than being routed through the Black Sea and Central Asia. This new Arctic
shipping route may also allow for shipments directly to Japan, speeding
deliveries by two weeks. A 600,000-barrel-per-day pipeline to China --
a 15 percent expansion from current exports -- is now on the drawing board,
while projects with Western companies ExxonMobil, Royal Dutch/Shell, BP-Amoco
and others are in various stages of development, all to put greater oil
production and exporting on line. In the aftermath of Sept. 11 Putin pledged
more oil to the United States, strengthening Russia's economic and commercial
ties to the West in a time of crisis, securing energy stability for the
United States, helping to limit our vulnerabilities in the oil-rich Arab
world and in the process carving out a new area of U.S.-Russian cooperation.
U.S. and world oil security is emerging from other fronts as well. Norway,
the world's third largest oil exporter, went along with an OPEC-led production
cut in 1998 to boost prices from its then $8 per barrel (versus the current
$20) but has made clear it will not do the same now. Instead, it has announced
plans to increase production. Kazakhstan's government is partnering with
Chevron on a new export line to the Black Sea. Six separate pipelines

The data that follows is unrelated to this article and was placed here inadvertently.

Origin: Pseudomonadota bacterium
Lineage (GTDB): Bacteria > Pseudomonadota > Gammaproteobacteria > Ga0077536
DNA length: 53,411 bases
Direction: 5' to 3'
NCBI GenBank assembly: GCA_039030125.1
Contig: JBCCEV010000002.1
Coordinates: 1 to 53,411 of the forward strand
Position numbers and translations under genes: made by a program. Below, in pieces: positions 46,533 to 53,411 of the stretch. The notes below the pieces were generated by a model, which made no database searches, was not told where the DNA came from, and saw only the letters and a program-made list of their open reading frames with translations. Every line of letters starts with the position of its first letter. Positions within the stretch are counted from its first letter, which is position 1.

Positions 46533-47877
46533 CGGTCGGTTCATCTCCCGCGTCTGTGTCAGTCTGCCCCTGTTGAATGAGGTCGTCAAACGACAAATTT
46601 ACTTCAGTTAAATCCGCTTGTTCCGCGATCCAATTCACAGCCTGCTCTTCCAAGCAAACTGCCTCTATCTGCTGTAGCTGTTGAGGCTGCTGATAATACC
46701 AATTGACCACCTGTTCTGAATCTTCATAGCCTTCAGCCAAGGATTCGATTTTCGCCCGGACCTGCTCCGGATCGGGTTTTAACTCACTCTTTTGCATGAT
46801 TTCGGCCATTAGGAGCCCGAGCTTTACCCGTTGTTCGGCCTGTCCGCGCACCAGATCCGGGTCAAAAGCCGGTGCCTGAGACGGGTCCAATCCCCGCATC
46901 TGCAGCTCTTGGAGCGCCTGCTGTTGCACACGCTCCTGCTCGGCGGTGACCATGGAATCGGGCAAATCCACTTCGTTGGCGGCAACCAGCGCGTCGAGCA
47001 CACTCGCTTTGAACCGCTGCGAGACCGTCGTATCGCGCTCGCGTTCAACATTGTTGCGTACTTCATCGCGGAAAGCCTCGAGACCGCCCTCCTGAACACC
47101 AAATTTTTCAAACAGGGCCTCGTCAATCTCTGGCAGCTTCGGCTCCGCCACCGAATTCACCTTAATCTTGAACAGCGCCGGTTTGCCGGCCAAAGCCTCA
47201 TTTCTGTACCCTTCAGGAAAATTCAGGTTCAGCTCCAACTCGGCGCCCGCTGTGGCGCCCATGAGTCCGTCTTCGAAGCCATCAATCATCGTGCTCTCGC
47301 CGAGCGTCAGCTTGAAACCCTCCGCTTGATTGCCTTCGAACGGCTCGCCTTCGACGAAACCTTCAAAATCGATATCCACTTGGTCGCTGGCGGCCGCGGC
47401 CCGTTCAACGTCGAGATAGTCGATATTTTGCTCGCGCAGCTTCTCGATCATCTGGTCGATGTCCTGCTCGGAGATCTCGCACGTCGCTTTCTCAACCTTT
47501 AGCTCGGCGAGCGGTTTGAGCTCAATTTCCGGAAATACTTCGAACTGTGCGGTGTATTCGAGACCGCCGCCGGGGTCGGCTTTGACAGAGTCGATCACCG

that link the Caspian region and Russia to Europe and the West, including
the Trans-Balkan and Ukrainian Transit lines and new lines across the
Black Sea floor, are in varied states of planning or development. Undeveloped
oil fields in Angola are attracting interest from Western companies Elf
Aquitaine, BP-Amoco, Chevron and others.
Taken as a whole, the world energy market is no longer dominated by OPEC,
and oil prices are increasingly set by competition for market share and
interconnected economic interests.
This should be good news as the United States pursues its war against
the Taliban and terrorism worldwide. The Middle East is a complex place
-- politically, militarily, culturally -- and nations there are not always
aligned with U.S. interests. Domestic political realities have constrained
some of our closest regional friends from being as helpful now to American
objectives as they have been in the past. Security and stability concerns
within Saudi Arabia, Kuwait, Egypt and elsewhere have limited the ways
in which those governments can be openly and materially supportive.
We should understand the Realpolitik of the Middle East, realize that
a diverse and competitive global oil market reduces our economic vulnerabilities
and defend America's national security interests without fear of setting
off an energy crisis.
(c) 2001, Global Viewpoint. Distributed by Los Angeles Times Syndicate
International, a division of Tribune Media Services.
For immediate release (Distributed 11/12/01)